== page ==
dred and creditors of the said E. J.
Broughton, deceased, that they be
and appear, before me, in the
Court of Probate, to be held at Man
ning,on the 1st day of December next,
after publication hereof, at 11 o'clock
in the forenoon, to show cause, if
any they have, why the said admin
istration should not be granted.
Given under my hand this 22d day
of November, A. D. 1898.
[SEAL.] LOUIS APPELT,
18-2f1 Judge of Probate.
Dank of Manning,
MANNINC, 8. C.
Transacts a general banking busi
Prompt and special attention given
to depositors residing out of town.
All collections have prompt atten
Business hours from 9 a. m. to 3
A. LEVI, Cashier.
BoARD OF DIRECTOBS.
? LnvI, J- W- MCLEOD,
V. iZ. BRows, S. M. NEXsEN,
JosEPH SPROTT, A. LEvI.
.. 5. wILSON. w. C. DURIANT.
IXTILJSON & DUJRANT,
amamer B BI i IL 5= V. V I I a ILsMoo
+ + *+00+oV0o+
We are in this busines; know no other; think we understand it, and that our expe
rience of years will be of benefit to you; we know where anl what to buy so i to sup
ply your needs in the Hardware line satisfactorily. We have a reputation for
First Quaity Table and Pocket Cutlery,
which we sustain, and as the years go by more and more people come to us for Knives,
Forks, Spoons, Ladies, Pocket Knives, Razors and other goods in this
line than ever before. Suppose you do the same. We can interest you. For bright and
<i ATTRACTIVE -:.- PAINTS D>
Yon need to see ns. Use our Paint, which is glossy and reliable, anl which will
brighten up everything on your premises. We handle
And the best will permit no better. If skill, experience and facilities count, onr Har
ness is better than any other. All sorts of Farm Implements we always keep in stock.
STOVES AND RANGES
are a specialty of ours, and we invite you to call and inspect the large stock we have on
hand. Cooking is a pleasant occupation if you use one of them. There's comfort and
satisfaction to be found in them. Other things we will tell you later on.
L_. . DLJFANT,
(Successor to R. W. DuRANT & SON.)
Headquarters for everything in Hardware,
SU T K , - - - -S- C
go- ? Great Closing Out Sale
Davis Hardware Co.'s
BEGINNTG NOV. 15, 1898.
We propose to close out our large stock of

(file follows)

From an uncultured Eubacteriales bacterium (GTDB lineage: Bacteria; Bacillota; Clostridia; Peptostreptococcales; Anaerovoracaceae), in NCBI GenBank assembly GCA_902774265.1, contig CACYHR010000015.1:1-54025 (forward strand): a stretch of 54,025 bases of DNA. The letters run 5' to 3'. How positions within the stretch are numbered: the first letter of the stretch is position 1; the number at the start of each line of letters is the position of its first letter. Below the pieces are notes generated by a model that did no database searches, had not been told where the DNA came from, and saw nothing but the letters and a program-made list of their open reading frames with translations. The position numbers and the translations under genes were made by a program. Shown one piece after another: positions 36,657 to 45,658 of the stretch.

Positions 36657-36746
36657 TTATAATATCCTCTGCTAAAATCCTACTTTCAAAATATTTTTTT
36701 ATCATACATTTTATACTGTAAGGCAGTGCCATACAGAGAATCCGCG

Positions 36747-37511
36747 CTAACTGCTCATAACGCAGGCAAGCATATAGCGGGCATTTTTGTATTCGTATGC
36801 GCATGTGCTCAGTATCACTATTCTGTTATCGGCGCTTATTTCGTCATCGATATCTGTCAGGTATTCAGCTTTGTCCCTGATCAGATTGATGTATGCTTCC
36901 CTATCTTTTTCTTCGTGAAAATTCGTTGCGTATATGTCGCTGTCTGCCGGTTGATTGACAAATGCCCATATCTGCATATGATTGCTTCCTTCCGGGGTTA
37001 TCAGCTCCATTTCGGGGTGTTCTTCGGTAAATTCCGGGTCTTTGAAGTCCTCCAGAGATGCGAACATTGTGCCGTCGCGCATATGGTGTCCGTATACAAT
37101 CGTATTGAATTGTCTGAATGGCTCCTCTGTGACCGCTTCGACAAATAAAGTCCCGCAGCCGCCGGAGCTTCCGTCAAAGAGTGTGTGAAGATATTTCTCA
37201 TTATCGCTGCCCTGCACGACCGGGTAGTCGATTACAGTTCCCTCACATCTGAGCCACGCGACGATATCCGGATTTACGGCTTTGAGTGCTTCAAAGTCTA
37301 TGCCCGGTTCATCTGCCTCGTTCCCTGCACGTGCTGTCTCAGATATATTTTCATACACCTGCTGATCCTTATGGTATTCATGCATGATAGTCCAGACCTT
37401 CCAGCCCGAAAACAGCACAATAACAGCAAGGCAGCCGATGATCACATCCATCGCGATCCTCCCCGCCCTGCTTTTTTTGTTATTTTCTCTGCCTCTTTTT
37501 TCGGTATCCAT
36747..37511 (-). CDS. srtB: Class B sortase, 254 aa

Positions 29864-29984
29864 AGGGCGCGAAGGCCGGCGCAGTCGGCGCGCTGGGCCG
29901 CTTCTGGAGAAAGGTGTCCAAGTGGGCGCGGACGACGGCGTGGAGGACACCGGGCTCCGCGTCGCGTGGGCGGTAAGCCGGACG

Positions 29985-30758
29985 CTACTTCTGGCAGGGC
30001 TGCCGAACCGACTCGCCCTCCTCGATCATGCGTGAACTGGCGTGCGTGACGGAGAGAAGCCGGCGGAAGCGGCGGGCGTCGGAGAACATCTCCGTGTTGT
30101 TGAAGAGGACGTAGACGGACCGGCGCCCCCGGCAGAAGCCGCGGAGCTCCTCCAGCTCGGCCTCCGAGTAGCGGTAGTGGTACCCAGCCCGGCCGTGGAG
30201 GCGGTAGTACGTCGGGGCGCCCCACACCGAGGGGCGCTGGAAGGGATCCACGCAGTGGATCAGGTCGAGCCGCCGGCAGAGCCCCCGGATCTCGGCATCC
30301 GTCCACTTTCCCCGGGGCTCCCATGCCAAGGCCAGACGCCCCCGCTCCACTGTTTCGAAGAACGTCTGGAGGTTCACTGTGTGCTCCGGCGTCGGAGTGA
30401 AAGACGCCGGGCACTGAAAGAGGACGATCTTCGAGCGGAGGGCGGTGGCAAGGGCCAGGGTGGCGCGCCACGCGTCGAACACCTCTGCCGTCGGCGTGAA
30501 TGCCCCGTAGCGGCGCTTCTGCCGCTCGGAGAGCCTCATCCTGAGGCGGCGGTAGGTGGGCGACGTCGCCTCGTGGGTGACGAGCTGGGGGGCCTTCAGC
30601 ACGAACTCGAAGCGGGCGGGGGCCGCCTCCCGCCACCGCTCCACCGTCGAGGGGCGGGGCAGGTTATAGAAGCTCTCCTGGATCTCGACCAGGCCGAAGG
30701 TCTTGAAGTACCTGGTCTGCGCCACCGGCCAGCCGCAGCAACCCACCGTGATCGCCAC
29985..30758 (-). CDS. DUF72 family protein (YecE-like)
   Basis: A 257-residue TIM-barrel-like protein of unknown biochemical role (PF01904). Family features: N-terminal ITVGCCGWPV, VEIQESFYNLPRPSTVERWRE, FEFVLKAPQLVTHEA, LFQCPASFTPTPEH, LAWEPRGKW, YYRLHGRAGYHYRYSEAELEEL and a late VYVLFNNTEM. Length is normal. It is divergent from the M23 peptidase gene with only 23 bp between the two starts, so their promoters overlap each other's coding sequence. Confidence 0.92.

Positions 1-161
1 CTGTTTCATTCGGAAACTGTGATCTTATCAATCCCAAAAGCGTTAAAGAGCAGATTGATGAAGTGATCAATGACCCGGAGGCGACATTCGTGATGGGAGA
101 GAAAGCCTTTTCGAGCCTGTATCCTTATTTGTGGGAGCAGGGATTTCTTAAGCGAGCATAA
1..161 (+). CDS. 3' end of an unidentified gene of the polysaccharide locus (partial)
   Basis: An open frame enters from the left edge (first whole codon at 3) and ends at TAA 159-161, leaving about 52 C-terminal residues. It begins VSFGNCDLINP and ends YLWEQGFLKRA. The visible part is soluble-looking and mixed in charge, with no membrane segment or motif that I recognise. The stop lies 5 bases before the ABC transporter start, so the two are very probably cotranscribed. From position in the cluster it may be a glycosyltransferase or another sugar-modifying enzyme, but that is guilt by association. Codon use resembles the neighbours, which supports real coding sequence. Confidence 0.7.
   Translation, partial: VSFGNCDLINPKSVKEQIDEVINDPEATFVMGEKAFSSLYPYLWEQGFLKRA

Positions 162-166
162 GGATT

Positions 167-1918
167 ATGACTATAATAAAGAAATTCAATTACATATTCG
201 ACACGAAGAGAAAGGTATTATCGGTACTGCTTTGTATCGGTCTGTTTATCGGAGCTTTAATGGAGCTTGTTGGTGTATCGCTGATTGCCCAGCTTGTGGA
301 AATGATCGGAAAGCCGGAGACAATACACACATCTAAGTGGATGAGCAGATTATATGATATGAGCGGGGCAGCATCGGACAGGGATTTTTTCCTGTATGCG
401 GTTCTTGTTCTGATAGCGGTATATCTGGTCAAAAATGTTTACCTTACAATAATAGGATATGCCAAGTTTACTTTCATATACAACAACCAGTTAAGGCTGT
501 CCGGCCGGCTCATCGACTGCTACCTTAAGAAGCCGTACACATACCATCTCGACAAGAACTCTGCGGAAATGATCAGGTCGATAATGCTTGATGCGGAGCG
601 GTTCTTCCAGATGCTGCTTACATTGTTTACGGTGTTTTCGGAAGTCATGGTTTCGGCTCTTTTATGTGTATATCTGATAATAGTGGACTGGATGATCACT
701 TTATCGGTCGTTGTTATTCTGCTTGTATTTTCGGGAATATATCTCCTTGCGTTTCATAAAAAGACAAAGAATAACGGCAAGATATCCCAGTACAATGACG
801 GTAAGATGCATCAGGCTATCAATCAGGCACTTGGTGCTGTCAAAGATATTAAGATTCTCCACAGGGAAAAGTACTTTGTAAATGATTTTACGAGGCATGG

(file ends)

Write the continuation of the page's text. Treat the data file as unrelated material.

and anything in the line of Hardware at great
ly reduced prices.
Call and see us and be convinced that we
are offering great inducements.
HEALTHY MOTHERS Make
OW can a woman be cheerful and
(I ~hen she Is we nervous,
4- -f i' the excruc ting tor
. tures of Feml Diseases? It should
'not be ezpected of her. When she is
snuffering fom Deranged Menstruation,
.WhitesFalg of the Womb, etc., show
S your syptyfor her in a practical
way by proviig her with
- mo@Z(G. F. P.)Arn.
This splendid tonic will soon relieve
her suffering and CUEE the disease, thus
producing the desired result throu
natural channels. Only $1.00 per bott e
If there Is any costiveness, move the bowels gently with mild
doses of.St. Joseph's LUver Regulator. Price 25c per package.
.MY WiFE WAS ALMOST A COMPLETE WRECK
With female tobles.,b has taken six bottles of ESTL at
weflasahe ever did and weigha more than ever before in her life.
SOLD AT DRUG STORES. B. R. LEGGETT. Broxton, Ga.
L (ERSTLE & CO., Proprietors, Chattanooga, Tenn.
For sale by R. E. ICsORTEA-.
We take this method of informing our friends and the public generally
that we have just received a nice assortment of the best Glaisses made, and
are prepared to furnish our customers with accurate and scientific aids to
vision. Our prices are on the "Live and Let Live" plan; hence you can,
with a small sum, buy from us a pair of good glasses.
We have Spectacles and Ey e Glasses of all styles, grades and prices.
W. M. BROCKINTON.
'TIE CARGJINA GROCERY COMPANY
Successors of BOYD BROS.
THOMAS WILSON, President.
195 East Bay - - Charleston, S. C.
111111. u ULiflUle
Just as Men Have.
The sensationalist and faker is
is looked upon with suspicion. Bus
iness apon a business basis is what
the public demands today. That is
the way we have always run our bus
iness and that is the way we will
continue to run it. The fact that
our first and oldest customers are
our best customers today and that
we are constantly adding new ones
to the list is conclusive proof that
our business methods are appreci
ated in spite of the humbug adver
tising and assertions of others.
We do not claim to give you two
dollars worth of goods for one dollar,
but we will at all times give you the
full value of your money.
Our stock this fall is large-larger
than ever before-and it will certain
ly be to your interest to see what we
A strictly All-Wool, nicely trimmed
and fitting suit for $8.00, regular,
stout or long, is one of the many
good values we are now offering.
The Clothier, - SUMTER, S. C.
Gen. JOSEPH WHEELER.
Sumter, S. C.,
Will. show you anything you
At Rock Bottom Prices.
GIVE THEM A CALL WHEN IN SUMTER.
CAN'T FIND HIMI
WALSH, THE SHOE MAN
He's moved; you will fmd him in store under Opera
House. You can't miss it; just look up for the city clock
and he's right under it.
His stock of Shos is full, and if you go there, he sells so
cheap you'll really be glad "cotton is low."
Mr. Ben Cuttino, an old Clarendon man, and
practical Shoemaker, is with him.
I value my Clarendon trade and will always try to give
For Infants and Children.
The Kind You Have
AVel~a fn Always Bought
maas-isBears the .
me ' The
_ _ __,ovlsosevnh You Havey
ness.atSdOSLF ZR| g |
EXCT COPY'OF WEABHEB.